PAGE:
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This is a purely academic exercise relating to regex and my understanding of grouping multiple patterns. I have the following example string

<xContext id="ABC">
<xData id="DEF">
<xData id="GHI">
<ID>JKL</ID>
<str>MNO</str>
<str>PQR</str>
<str>
<order id="STU">
<str>VWX</str>
</order>
<order id="YZA">
<str>BCD</str>
</order>
</str>
</xContext>

Using C# Regex I'm attempting to extract the groups of 3 capital letters.

At the moment if I use pattern >.+?</ I get

Found 5 matches:
>JKL</
>MNO</
>PQR</
>VWX</
>BCD</

If I then use id=".+?"> I get

Found 5 matches:
id="ABC">
id="DEF">
id="GHI">
id="STU">
id="YZA">

Now I'm trying to combine them by using logic OR | for each term on both sides id="|>.+?">|</

However, this isn't giving me the combined results of both patterns

My questions are:

  1. Can someone explain why this isn't working as expected?

  2. How can I correct the pattern to get both results shown combined in correct order listed

  3. How can I further enhance the combined pattern to just give letters only? I'm hoping it's still ?<= and ?=< but just want to check.

Thank you

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I don't quite understand what you want, but if you just want groups of three capital letters \b([A-Z]{3})\b –  CaffGeek Oct 2 '12 at 20:09

4 Answers 4

up vote 3 down vote accepted

Your regex doesn't know where to start or stop the alternativ options separated by |. So you need to put them in subpatterns:

(id="|>).+?(">|</)

However, regex is not the right tool to parse XML.

Those round brackets also add capturing subpatterns. This can be returned by themselves. So this:

(id="|>)(.+?)(">|</)

will return the whole match at index 0, the front-delimiter at index 1, the actual match you want at index 2, and the last delimiter at index 3. In most regex engines you can do this:

(?:id="|>)(.+?)(?:">|</)

to avoid capturing the delimiters. Now index 0 will have the whole match, and index 1 only the 3 letters. Unfortunately, I can't tell you how to retrieve them in C#.

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Thanks - this also gives the correct answer! I usually test the c# ones here derekslager.com/blog/posts/2007/09/… –  user3357963 Oct 2 '12 at 20:17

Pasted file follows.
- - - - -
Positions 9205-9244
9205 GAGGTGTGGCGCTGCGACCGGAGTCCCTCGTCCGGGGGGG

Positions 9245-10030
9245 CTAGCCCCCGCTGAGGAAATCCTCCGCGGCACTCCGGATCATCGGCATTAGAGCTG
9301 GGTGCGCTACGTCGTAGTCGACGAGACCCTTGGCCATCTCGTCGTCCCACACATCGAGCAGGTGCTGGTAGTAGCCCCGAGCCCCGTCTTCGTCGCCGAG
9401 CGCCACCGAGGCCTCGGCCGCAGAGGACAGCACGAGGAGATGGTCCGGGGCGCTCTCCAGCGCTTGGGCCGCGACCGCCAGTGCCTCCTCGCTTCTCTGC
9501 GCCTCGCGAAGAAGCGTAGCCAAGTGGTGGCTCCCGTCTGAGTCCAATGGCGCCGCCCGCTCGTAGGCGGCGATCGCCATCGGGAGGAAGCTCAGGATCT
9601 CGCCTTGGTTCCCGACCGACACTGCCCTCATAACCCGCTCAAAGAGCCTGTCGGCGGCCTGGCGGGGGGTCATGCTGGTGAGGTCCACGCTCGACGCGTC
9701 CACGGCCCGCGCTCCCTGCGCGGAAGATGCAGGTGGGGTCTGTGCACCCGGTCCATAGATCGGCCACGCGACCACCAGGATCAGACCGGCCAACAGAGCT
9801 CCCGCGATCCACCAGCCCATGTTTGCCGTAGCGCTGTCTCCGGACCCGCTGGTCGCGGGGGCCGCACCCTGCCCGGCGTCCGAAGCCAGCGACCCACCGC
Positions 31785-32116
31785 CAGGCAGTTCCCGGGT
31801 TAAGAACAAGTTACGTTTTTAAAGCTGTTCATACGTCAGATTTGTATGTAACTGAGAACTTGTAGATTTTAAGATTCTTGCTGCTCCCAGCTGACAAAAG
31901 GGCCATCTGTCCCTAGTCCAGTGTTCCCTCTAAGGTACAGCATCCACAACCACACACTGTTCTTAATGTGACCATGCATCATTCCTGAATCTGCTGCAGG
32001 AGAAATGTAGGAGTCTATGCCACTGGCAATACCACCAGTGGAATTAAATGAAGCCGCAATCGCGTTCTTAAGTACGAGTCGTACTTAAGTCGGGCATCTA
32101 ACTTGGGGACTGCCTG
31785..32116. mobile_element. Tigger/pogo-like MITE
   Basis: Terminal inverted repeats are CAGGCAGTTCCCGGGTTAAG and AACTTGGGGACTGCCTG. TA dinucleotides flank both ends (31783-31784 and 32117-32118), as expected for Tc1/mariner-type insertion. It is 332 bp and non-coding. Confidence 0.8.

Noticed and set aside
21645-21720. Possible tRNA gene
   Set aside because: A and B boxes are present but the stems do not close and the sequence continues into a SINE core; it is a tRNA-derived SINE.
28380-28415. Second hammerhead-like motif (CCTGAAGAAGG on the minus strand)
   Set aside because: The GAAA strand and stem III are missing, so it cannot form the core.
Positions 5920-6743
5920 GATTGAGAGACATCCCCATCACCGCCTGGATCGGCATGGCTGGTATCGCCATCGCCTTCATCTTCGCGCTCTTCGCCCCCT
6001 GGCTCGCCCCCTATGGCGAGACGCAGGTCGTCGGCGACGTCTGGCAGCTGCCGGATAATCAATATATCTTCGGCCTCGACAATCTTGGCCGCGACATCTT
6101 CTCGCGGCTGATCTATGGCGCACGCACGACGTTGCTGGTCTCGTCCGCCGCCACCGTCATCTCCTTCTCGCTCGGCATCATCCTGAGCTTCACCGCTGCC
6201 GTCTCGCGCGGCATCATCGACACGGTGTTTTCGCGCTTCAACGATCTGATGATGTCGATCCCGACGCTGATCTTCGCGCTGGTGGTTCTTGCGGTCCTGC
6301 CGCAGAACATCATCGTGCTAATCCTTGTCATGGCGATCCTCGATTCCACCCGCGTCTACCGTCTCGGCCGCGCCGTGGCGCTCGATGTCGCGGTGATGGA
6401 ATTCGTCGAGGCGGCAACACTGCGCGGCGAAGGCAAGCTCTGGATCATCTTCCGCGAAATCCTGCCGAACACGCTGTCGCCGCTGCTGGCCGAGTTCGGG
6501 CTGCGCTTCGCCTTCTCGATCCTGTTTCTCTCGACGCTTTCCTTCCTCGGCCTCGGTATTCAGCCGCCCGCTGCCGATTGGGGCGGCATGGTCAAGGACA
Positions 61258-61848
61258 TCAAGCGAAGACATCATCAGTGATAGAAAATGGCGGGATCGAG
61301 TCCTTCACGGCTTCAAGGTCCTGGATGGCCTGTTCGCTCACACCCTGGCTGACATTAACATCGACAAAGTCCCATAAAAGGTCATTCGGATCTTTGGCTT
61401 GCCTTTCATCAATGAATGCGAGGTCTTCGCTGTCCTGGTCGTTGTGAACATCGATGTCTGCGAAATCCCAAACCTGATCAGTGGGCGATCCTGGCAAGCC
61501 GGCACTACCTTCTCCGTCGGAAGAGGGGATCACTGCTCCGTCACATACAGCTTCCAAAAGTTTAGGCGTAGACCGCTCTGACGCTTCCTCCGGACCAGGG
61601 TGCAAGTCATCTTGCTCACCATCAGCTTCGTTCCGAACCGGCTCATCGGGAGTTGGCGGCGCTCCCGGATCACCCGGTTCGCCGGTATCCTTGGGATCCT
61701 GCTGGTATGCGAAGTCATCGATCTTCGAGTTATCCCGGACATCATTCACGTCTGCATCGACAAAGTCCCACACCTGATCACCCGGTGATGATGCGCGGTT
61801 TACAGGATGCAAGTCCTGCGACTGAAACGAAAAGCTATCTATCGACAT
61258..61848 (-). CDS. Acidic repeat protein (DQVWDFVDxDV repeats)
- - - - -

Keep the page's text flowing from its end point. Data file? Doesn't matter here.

thanks for the link! –  Martin Büttner Oct 2 '12 at 20:18

You need to group the alternatives together

(?:id="|>).+?(?:">|</)

And to get the letters only use positve lookbehind and lookahead assertions

(?<=id="|>).+?(?=">|</)

See it here on Regexr

The groups starting with ?<= and ?= are zero width assertions, that means, they don't match (what they match is not part of the result), they just "look" behind or ahead.

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Thanks, this is giving me the correct answer –  user3357963 Oct 2 '12 at 20:14
    
Are you sure variable length lookbehind is allowed in c# regex? –  Ωmega Oct 2 '12 at 20:16
    
Also a lookbehind is less efficient I think, because the string has to be traversed twice. So I think it's a bit overkill in this situation. Of course, it's a more general and thus rather elegant solution ;). –  Martin Büttner Oct 2 '12 at 20:18
    
@m.buettner - It may be okay about performance, as it saves some ticks on not creating backreference (as your code does). –  Ωmega Oct 2 '12 at 20:21
    
Haha, fair enough. Someone should probably profile it before making such claims ^^. I just wanted to bring it to mind that lookbehinds can generally incur some overhead. –  Martin Büttner Oct 2 '12 at 20:23

I would suggest you to use regex pattern (?:(?<=id=")|(?<=>)).+?(?=">|</)

Test it here on RegExr.

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Capturing groups FTW!

@">(?<content>.+?)<|id=""(?<content>.+?)"""

Specifically, named capturing groups, because the .NET regex flavor lets you use the same group name as many times as you want in the same regex. Calling Groups["content"] on the Match object will return the content without regard to its location (i.e., between two tags or in an id attribute).

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